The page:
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Trucs et astuces pour choisir vos palmes de plongée

Choosing the proper scuba fins can save energy, air and unnecessary hassle. The right pair can feel like natural appendages, powerfully propelling you forward with each little thrust.

The most important consideration is fit. Then you'll want to contemplate design. Don't get caught up on brand names or price. Make the investment that will work for you.
Cold water divers will want adjustable strap scuba fins, so they can wear warming booties underneath. Coral divers and deep sea excavators need the adjustable strap model for its great propulsion and foot protection.
However, some people complain that the straps can break easily and the less-expensive full-footed fins are designed for warm water surface swimmers.
Thanks to recent innovation, some paddle fins come with self-adjusting blades. At the highest end, the Mares Volo scuba fins have received awards for its patented Optimized Pivoting Blade technology.
The Mares Volo design puts the blade at the best position on both upward and downward strokes, allowing for optimal propulsion. Experienced divers also recommend Apollo brand scuba fins , which are the only fins to score perfect in the Rodale Magazine evaluation.
Comparable lower-end options include the Dacor or Tusa brand, full-foot, OPB models or the more advanced adjustable strap OPB models.
The split fin design is practical for adventurers who are prone to leg cramps and who are willing to spend a little extra for the added comfort provided by their scuba fins.
Because of its unusual shape and the empty space down the center of the blade, water is propelled behind the diver, adding increased efficiency. The Apollo Bio-Fin Pro or Sherwood split fins rank high for maneuverability and speed.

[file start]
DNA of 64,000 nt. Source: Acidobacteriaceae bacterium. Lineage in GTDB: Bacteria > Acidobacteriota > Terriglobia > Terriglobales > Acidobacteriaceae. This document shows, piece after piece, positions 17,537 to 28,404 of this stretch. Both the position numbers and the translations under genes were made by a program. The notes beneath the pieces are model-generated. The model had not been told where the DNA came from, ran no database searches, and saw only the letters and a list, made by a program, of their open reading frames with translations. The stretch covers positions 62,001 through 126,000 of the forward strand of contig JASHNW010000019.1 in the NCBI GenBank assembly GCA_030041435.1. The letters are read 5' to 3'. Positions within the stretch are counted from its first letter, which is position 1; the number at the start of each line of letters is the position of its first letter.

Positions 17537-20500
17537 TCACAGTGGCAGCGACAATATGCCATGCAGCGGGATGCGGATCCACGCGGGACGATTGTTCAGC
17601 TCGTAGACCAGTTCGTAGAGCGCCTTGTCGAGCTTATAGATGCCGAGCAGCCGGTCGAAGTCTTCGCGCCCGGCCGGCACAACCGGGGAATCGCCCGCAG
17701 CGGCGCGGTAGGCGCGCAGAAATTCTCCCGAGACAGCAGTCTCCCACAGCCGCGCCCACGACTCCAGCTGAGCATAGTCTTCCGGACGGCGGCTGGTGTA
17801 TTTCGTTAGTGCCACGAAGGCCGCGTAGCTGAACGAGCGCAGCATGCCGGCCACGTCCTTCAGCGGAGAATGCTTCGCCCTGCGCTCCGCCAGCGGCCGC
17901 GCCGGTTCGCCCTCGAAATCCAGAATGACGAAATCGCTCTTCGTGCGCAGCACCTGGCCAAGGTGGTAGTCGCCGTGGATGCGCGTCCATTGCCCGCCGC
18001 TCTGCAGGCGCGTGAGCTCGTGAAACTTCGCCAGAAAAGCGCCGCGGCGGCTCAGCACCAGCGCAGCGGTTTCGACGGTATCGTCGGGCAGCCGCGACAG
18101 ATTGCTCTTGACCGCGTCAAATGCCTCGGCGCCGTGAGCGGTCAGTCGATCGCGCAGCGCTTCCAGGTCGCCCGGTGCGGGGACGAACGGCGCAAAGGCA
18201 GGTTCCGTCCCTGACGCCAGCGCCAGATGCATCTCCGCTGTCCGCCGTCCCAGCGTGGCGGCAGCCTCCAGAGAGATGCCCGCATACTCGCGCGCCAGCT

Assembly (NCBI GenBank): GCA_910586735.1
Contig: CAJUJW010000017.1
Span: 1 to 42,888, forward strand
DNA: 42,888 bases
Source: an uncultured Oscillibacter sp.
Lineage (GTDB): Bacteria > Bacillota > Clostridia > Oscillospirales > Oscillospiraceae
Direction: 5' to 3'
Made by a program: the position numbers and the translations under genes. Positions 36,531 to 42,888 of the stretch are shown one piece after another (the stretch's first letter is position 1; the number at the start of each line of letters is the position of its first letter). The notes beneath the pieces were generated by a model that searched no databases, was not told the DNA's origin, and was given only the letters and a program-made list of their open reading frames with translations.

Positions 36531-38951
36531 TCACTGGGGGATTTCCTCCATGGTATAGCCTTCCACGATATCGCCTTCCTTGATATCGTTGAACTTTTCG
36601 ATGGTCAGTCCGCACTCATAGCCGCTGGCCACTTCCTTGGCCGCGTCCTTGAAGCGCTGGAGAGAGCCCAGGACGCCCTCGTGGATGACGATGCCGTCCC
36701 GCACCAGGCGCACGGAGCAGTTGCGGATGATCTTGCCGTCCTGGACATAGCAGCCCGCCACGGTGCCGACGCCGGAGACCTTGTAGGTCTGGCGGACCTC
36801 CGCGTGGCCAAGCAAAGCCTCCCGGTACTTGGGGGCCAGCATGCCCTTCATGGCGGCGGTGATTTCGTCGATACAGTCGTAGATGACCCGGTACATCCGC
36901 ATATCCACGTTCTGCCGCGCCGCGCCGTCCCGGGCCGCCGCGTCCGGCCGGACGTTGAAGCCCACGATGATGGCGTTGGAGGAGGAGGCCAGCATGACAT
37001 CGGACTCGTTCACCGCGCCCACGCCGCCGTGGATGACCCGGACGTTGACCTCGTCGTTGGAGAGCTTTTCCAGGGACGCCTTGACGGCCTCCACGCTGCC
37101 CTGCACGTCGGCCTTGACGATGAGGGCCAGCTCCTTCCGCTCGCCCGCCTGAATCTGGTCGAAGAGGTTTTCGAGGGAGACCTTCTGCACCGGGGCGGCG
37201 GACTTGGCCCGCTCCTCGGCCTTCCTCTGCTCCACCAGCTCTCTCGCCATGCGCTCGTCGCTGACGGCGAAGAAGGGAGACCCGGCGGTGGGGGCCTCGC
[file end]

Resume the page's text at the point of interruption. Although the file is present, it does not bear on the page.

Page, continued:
However, photographers and cave divers won't care for them, as they aren't recommended for hovering, fighting currents, back-pedaling or frog-kicking.
A second option, well-suited for tourist swimmers, are the comfortable and marine-life safe polyurethane force fins. Force fins are very comfortable for surface divers but aren't recommended for wreck diving or dry suit diving.
The Original Force Fin designed by Bob Evans received high praise from the US Navy for its functionality and toes-free foot pocket that reduces cramping.
A third design offers Power Enhancing Vents that are said to reduce the stress on the diver's legs and slightly accelerate the kick by allowing water to pass through slits and over the fin blades. Aeris Velocity has them.
A more obvious consideration for scuba fins is length. Current divers, competitive underwater hockey players and fitness swimmers often like the longer blades like Aqualung, which has won "the best paddle fin" award.
Cave divers love the massive, powerful Scuba Pro Jets for their comfort and short length that's good for navigating cramped spaces.
To summarize, cave and wreck divers will want scuba fins that are short, with adjustable heel straps. Tourist swimmers should look into force fins or fins with power enhancing vents.
Divers in heavy currents will want sturdy, longer blades. If there's one place to spend, it's on comfortable scuba fins. Choosing the right pair could save you 40% in air supply refills and your body will thank you later